Here is the dramatic circumstance. We know why all these people are here - because it’s a great religious festival. We know the Jews lived in all these different ethnic areas, and countries and provinces. Here they have come to worship. The interesting thing about this group of Jews is that because they live in so many different countries they speak many different languages: they speak the native language of those in that particular area; they might speak the common language in Israel at the time as well, which was Aramaic; they might also speak the religious language which was Hebrew, which was rather an academic language and not widely spoken; they might speak the common language of the eastern Mediterranean which was Greek; and they might speak some Latin, which was the formal language of the Roman Empire. In other words, there were many different languages represented because these people were not locals; they were from all over the place. They had a remarkable experience. Imagine, for example, coming from one of these provinces like Mesopotamia, where the language would be very different, and then you come into Jerusalem, and you hear your local dialect from hundreds and hundreds of miles away, being spoken by a Jew who is living in that country. You quickly find out they’ve never been to your country; they’ve never studied your language and yet, they’re speaking quite fluently in your language! That’s a dramatic experience. What are they saying? What are they speaking? It says here, they’re ‘declaring the wonders of God’. In other words, it’s a language being used to praise and worship. You come from another country, you have another language and you hear your language being used to worship God. There’s nothing that connects us more to God than being able to communicate in our native language. If English is your second or third language, you’ll quite understand this, because when it comes to prayer you might speak English reasonably well, but you’re more inclined to speak your first language. It’s a common experience around the world. This was exactly the experience that these people would have. Their spirits and hearts would be animated by a feeling that they’re not forgotten; their language is important and God is somehow reaching them, even though they come from a different place. God is doing something incredible. There’s a sense of them being open. Something’s happening, we want to find out what it is!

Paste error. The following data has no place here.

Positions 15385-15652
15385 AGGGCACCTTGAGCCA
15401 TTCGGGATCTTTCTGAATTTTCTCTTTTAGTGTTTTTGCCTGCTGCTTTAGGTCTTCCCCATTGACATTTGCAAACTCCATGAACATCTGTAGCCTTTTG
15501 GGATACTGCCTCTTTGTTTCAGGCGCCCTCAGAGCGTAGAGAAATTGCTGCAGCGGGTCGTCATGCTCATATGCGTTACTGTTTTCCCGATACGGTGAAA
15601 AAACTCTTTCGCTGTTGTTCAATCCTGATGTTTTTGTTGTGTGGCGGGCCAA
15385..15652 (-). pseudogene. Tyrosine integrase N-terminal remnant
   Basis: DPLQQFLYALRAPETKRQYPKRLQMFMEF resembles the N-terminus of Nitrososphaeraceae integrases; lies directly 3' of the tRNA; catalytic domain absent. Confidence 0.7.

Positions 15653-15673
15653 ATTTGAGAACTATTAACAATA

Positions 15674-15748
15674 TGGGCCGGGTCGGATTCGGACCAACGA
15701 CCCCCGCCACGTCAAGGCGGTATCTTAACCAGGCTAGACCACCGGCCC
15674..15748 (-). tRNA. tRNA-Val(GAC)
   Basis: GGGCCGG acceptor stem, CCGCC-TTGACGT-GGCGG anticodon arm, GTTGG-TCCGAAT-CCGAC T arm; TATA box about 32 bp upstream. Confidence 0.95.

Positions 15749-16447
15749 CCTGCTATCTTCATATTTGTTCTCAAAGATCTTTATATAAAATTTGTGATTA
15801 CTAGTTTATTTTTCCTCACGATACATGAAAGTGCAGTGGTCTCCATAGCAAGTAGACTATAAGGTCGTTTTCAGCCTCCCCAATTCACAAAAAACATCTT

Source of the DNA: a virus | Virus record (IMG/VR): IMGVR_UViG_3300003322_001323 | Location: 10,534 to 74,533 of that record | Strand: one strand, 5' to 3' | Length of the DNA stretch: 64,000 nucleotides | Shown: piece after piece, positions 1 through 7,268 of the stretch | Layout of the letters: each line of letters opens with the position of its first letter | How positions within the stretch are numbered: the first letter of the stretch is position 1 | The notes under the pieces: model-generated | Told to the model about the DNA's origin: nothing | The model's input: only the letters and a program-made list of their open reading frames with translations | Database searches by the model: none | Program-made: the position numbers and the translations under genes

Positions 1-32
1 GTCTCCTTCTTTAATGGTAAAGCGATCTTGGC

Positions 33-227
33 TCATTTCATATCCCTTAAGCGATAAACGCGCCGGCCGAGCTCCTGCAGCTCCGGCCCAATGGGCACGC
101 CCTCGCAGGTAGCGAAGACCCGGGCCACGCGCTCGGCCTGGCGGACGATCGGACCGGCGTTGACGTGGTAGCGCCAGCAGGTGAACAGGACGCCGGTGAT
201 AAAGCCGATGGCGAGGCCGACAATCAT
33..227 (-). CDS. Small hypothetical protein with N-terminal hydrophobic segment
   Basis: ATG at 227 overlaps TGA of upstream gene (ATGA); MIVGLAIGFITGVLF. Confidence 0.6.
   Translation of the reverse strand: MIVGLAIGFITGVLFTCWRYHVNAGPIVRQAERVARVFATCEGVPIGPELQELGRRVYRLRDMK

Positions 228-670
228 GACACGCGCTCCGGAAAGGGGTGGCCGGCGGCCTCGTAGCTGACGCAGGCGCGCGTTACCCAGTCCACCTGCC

Now obviously a few people thought otherwise. The ones who were less discerning thought maybe they’d just had too much to drink because quite a lot could be drunk in those festival environments by some people. But the majority of people were very moved by this astonishing sign. God was reaching them. He was, so to speak, talking their own language and drawing them.

Peter’s Sermon

This triggered Peter’s response. Peter had been waiting for this moment. He must have thought during these ten days, ‘Goodness me! What am I going to do when this actually happens? It’s bound to fall to me, I’m the leading Apostle. Jesus says the Spirit is going to come, and then we’ve got to start preaching and they’ll be expecting me to preach first. What am I going to do? Who am I speaking to? What’s the context going to be?’ As this great outpouring of the Spirit was taking place, Peter undoubtedly was clarifying in his mind, ‘This is the moment’ and something needed to be done. He knew so clearly now, from his incredible encounters with Jesus after the resurrection, where Jesus spoke to him very tenderly and encouraged him in his ministry after he’d made a mess of things before. He knew from Jesus what he needed to do: take the lead, speak clearly and communicate the living faith. In a beautiful way, this is exactly what Peter does. He’s ready.